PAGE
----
Swimming in January?
This time of year, Scotts Flat Lake is an empty, foreboding body of water so still and cold that nobody is there to see fog roll off the shore or snow melt from the boat dock.
That is, until New Year’s Day, when a loosely knit band of daredevils who live on the Cascade Shores side of the lake forget their sanity, strip to their swimsuits and plunge headfirst into waters colder than the beer inside the nearby general store.
“You’ve really got to psych yourself out,” said Bill Coykendall as he shivered, shirtless, in the snow near the boat dock before the annual dive. “If I didn’t feel ready, I never would have done this.”
The scene at the boat dock resembled a cross between beach party and the Donner Party, as residents lined beach towels, lounge chairs and propane-powered heaters on the dock, while men and women shivered half-naked as the icy, 41-degree water lapped at their sandal-clad feet.
Steve Zyskowski began the day’s craziness by driving his red 1967 Amphicar – think sea-worthy, topless Chevy Corvair with twin propellers at the rear – from the top of the boat dock directly into the lake, where he and passenger Robert Hearn trolled the lake, grinning at a few hardy souls in canoes nearby. Only about 80 such cars exist in the United States today, said Zyskowski, a Cascade Shores resident since 1979. “You just drive it in the water and drive away,” he said. “It’s just totally hilarious.”
Zyskowski has given many residents rides in the past few years.
“They’re all crazy, eccentric SOBs,” Zyskowski said of his friends, “but it’s a lot better than being around dull, boring people.”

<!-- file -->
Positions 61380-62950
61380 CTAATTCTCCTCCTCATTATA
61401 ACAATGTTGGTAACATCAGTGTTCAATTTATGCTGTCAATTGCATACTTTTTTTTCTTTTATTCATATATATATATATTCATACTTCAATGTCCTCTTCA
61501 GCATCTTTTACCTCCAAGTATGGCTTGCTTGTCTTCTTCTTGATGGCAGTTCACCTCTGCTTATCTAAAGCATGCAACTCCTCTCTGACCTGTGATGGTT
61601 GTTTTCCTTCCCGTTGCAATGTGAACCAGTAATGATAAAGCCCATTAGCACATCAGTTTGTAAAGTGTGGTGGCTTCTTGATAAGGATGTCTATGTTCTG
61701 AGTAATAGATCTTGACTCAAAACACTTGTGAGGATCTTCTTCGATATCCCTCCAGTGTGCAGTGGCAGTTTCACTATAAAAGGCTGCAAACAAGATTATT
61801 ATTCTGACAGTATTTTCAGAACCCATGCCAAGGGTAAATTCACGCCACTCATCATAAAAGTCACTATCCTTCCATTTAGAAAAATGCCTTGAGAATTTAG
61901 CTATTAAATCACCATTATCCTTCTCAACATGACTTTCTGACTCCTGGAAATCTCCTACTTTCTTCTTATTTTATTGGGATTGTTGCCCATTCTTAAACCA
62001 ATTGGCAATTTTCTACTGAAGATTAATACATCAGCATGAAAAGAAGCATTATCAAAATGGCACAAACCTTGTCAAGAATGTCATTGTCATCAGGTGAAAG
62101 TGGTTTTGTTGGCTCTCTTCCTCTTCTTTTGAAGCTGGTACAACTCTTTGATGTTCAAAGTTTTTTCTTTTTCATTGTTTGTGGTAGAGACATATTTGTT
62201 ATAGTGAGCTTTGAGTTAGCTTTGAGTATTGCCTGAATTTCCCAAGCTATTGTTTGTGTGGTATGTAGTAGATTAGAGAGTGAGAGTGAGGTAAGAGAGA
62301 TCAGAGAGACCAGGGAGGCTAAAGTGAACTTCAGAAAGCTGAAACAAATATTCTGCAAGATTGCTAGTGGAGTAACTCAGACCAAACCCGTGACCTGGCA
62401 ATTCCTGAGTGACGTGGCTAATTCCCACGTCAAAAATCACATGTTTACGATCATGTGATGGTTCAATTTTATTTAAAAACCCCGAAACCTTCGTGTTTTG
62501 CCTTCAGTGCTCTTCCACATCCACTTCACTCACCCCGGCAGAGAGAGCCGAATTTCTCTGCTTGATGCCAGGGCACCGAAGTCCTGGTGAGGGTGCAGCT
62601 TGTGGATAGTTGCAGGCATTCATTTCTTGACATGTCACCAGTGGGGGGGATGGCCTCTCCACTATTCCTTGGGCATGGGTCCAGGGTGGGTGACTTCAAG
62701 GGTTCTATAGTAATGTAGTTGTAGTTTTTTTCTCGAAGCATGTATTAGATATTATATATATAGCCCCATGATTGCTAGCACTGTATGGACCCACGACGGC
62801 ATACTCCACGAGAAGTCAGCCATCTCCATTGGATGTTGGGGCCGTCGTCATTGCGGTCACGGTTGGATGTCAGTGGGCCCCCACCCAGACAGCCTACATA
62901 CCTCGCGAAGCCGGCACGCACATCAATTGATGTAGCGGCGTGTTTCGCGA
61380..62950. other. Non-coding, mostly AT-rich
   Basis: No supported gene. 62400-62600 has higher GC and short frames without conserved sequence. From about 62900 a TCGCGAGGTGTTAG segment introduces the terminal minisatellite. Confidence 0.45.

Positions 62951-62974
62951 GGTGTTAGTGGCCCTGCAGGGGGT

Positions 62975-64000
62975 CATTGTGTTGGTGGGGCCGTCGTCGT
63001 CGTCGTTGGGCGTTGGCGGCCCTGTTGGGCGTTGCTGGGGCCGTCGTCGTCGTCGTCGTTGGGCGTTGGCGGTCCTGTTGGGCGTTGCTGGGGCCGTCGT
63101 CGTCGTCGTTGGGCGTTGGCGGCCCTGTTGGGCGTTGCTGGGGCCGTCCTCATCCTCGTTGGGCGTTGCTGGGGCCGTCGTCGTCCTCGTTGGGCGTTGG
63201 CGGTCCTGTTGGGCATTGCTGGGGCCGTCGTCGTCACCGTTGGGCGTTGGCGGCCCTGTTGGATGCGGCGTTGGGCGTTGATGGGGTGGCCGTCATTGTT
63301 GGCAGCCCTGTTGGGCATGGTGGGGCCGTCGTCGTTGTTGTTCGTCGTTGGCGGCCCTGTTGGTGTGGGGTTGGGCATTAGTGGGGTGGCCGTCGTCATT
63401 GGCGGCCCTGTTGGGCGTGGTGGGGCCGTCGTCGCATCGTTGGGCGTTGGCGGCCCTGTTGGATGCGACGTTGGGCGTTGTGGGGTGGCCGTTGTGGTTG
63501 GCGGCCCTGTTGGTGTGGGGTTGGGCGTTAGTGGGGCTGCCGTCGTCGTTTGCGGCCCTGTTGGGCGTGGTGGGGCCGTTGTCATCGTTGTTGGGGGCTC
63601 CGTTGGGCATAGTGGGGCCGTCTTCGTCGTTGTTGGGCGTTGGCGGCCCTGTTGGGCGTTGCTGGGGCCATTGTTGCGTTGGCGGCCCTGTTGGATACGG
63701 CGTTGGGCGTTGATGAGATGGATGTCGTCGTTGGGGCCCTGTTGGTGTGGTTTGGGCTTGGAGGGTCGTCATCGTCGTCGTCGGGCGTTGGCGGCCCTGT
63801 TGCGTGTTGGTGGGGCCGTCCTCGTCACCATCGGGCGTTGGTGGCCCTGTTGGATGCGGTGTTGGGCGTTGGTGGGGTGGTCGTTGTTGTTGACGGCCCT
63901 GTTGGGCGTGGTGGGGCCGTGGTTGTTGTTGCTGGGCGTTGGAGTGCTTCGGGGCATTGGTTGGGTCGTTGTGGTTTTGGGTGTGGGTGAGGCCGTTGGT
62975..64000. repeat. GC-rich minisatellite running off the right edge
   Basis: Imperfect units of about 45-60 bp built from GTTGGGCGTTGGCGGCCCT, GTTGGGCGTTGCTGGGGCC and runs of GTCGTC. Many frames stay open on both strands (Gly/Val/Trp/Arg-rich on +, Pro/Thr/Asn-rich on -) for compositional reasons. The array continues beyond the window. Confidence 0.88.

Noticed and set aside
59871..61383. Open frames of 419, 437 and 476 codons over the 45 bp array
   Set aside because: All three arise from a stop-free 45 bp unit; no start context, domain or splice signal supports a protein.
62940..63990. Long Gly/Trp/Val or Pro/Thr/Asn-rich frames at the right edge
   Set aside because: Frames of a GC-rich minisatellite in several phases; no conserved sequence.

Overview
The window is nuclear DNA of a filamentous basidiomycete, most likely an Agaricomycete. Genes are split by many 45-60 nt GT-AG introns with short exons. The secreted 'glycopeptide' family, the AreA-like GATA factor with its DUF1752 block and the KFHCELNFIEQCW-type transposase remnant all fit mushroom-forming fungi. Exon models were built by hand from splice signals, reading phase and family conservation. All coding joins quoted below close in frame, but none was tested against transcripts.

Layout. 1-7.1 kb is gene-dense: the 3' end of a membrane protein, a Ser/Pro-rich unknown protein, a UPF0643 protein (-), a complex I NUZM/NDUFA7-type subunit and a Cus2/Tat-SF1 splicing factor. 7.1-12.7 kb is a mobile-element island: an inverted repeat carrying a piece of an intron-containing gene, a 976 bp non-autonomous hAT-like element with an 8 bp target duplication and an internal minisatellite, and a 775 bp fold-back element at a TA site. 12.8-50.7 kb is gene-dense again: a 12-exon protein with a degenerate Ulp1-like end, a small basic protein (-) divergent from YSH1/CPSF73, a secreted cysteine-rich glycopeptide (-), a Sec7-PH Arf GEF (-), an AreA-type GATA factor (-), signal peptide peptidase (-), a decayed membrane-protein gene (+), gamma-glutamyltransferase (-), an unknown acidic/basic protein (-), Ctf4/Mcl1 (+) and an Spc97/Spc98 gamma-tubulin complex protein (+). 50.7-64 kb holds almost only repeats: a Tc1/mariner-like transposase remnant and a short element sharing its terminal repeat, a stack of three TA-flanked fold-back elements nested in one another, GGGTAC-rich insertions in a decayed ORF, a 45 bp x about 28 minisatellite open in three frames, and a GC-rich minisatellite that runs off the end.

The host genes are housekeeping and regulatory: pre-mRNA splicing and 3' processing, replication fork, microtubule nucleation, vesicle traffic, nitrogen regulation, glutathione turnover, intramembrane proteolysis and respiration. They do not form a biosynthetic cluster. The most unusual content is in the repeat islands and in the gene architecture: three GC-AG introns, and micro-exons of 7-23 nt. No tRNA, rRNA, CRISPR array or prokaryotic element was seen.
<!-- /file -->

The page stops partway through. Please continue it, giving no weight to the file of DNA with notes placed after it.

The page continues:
A few years ago, Gary Kilday gave his doubting boss a ride in the car after telling the story of the strange vehicle. “I ended up getting a 50-cent raise and an Employee of the Month T-shirt after that,” he joked.
Wednesday marked the third year of the Scotts Flat plunge.
Asked if she was scared, 4-year-old Bailey Kennedy shrieked: “No! We’re not going in the deep part!”
Once 2 p.m. hit, the group stampeded into the lake. Screams and gasps filled the air in an instant. Steam blew from the swimmers’ mouths.
“Oh, my God, I’m freezing,” stammered Greg Clark, who plunged for the second time this year and sprinted to the top of the dock after diving.
“I always feel better coming out than going in,” said three-year plunge veteran Rory Bostard. “But my heart’s beating twice as fast as it did this morning.” Water fell in ice droplets as he spoke.
Women and girls donned terry cloth robes and towels after stepping out of the lake. What once was a chilly day became almost balmy minutes after everyone came out of the lake, as the sun peeked through the clouds.
“That was your initiation to the ‘hood,” said plunge event point man Andy Morateur.
About 18 participants then gathered for a group photo, cheering and raising their drinks in triumph. There were about 60 people gathered at the lake, overall, for the New Year’s Day tradition.
Bonnie McNeil said she’d be back next year for her fourth dive.
“It’s exhilarating,” she said. “I guess I’m a masochist, because this is the kind of fun I like.”
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